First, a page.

WASHINGTON, DC, September 12, 2012 ( – A ground-breaking study titled “What Catholic Women Think About Faith, Conscience, and Contraception” offers new data that may finally lay to rest the oft-touted claim that “98 percent of Catholics use birth control.”

Co-authors of the survey, Mary Rice Hasson, a Fellow at the Ethics and Public Policy Center in Washington, D.C., and Michele M. Hill, say that their research revealed a “hidden opportunity” in that many Catholic women who don’t follow the Church’s teaching on contraception are open and willing to hear the truths of the encyclical which spelled out the Catholic teaching on the matter – Humanae Vitae.

“The data show that the more plugged-in a woman is to the Church and the Sacraments, the more likely she is to accept Church teaching on family planning,” says study co-author Mary Rice Hasson.

“But our research also uncovered a hidden opportunity. There are many Catholic women out there who don’t fully accept the Church’s teaching but are open to learning more about it. Two-thirds of these women are already involved in parish life. In short, they are receptive and reachable. This is good news.”

Highlights from the research include the finding that while only 13% of church-going Catholic women ages 18-54 completely accept the Church’s teachings on family planning (which knocks the “98 percent of Catholics use birth control” dictum down to 87%), acceptance more than doubles to 27% among young women aged 18-34 who attend Mass weekly. It climbs still higher, to 37%, among women who both attend Mass weekly and have been to confession within the past year.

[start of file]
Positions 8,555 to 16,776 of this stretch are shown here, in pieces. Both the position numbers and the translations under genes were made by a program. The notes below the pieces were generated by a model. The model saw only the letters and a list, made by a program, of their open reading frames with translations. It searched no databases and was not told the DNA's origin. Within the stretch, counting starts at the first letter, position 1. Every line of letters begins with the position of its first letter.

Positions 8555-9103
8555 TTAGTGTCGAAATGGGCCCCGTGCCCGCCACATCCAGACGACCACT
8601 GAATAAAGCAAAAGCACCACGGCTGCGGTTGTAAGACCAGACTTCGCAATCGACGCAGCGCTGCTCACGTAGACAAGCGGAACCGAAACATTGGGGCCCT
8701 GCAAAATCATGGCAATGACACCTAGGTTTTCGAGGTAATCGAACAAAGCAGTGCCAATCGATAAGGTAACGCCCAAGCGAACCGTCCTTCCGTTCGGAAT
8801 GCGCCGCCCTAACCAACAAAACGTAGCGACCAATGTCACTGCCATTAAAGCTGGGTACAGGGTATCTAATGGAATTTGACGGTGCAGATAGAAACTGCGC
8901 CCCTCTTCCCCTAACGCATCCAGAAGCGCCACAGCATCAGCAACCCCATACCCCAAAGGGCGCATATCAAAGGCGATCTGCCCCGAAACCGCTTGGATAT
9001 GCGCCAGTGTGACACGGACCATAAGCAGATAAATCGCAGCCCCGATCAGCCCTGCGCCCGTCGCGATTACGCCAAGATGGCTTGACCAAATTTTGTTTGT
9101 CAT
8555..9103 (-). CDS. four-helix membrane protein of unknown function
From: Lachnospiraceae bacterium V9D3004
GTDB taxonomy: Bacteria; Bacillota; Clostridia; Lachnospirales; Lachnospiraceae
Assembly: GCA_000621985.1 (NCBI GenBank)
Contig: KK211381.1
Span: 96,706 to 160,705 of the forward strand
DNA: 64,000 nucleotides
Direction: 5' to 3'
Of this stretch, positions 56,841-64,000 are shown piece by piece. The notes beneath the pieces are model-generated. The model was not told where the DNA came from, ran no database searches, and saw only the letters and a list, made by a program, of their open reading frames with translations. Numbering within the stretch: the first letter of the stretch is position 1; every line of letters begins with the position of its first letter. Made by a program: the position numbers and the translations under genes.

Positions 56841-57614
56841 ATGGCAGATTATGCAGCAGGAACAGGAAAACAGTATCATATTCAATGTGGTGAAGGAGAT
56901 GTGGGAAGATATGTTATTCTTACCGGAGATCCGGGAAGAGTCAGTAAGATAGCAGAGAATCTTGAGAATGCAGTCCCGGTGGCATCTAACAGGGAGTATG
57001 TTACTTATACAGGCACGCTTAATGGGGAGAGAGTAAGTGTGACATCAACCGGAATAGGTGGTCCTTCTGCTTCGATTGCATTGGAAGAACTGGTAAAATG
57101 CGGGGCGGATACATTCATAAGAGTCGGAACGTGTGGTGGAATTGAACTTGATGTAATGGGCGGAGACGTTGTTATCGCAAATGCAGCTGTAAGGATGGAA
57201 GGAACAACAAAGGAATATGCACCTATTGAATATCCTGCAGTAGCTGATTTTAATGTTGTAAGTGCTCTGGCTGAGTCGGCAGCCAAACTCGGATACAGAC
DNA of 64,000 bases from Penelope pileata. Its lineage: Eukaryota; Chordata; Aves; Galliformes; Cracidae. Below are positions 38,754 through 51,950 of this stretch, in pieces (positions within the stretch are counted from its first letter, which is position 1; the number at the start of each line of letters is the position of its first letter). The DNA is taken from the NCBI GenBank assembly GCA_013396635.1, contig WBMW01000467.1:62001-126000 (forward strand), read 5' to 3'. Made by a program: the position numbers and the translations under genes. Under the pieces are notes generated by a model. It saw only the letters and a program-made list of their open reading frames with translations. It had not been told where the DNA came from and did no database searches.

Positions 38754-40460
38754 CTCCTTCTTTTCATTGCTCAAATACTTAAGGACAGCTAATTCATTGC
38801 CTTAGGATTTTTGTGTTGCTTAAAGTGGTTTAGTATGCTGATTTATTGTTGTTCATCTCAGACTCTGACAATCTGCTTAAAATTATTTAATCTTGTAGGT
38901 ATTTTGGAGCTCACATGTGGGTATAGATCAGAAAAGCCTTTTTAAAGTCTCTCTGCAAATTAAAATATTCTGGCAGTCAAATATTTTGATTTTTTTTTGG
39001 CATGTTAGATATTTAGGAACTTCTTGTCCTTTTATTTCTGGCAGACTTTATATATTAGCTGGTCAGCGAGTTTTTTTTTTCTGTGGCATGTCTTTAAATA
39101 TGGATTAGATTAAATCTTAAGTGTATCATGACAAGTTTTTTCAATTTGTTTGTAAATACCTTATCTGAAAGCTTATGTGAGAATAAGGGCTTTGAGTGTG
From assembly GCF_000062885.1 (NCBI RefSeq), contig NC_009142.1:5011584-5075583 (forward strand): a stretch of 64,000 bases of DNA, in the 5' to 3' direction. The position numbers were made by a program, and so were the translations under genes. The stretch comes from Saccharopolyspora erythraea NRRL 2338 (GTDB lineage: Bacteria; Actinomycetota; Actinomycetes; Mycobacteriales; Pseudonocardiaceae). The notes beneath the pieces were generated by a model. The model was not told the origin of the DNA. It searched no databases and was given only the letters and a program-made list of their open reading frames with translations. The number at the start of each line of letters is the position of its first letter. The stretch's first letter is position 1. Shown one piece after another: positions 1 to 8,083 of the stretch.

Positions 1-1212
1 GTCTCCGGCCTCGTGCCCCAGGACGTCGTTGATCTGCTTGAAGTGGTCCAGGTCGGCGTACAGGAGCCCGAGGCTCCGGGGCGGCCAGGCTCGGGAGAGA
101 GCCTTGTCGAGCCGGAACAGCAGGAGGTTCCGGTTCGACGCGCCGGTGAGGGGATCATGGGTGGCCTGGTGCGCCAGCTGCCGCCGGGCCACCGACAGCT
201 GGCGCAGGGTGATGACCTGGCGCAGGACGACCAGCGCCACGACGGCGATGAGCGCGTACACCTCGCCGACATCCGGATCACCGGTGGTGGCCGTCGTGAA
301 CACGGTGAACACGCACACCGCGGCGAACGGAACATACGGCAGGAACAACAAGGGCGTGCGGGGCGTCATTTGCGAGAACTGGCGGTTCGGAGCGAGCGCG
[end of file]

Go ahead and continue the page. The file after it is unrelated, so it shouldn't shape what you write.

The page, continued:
Furthermore, the survey found a strong plurality of church-going women (44%) express a nuanced view of Church teachings on family planning, accepting “parts” but “not all” of those teachings.

Many of these women, including 53% of weekly Mass-goers who accept “parts” but “not all” of Church teachings on family planning, say they are receptive to learning more about them. In particular, women express interest in learning about the health and relationship benefits of natural family planning as well as its effectiveness.

The survey also revealed data that the authors described as “troubling.”

Overall, the study found 85% of Catholic women believe they can be “good Catholics” even if they do not completely accept the Church’s teachings on sex and reproduction.

Similarly, 53% of women who reject the Church’s teaching on contraception claim a personal “right” to decide the issue.

Moreover, the study revealed that up to one-third of Catholic women are simply mistaken about what the Church actually teaches about family planning.

Hasson points out that the Church has a prime opportunity to communicate persuasively its teachings on family planning: although 72% of church-going Catholic women said they rely on the Sunday homily as their primary source of learning about Church teaching, just 15% of these women fully accept Church teaching on contraception.

“Nine out of ten Catholic women say their faith is important to their daily lives,” notes report co-author Michele Hill.

“They want to be good Catholics. And they are a far more diverse group than they are given credit for. Many of them will be receptive to Church teaching, given the right message and the right approach.

“I can’t encourage our priests enough to present the Church’s beautiful teachings-gently, but with conviction,” Hill concluded.

The report, “What Catholic Women Think About Faith, Conscience, and Contraception,” contains a full discussion of survey results and is available on the Ethics and Public Policy Center website.


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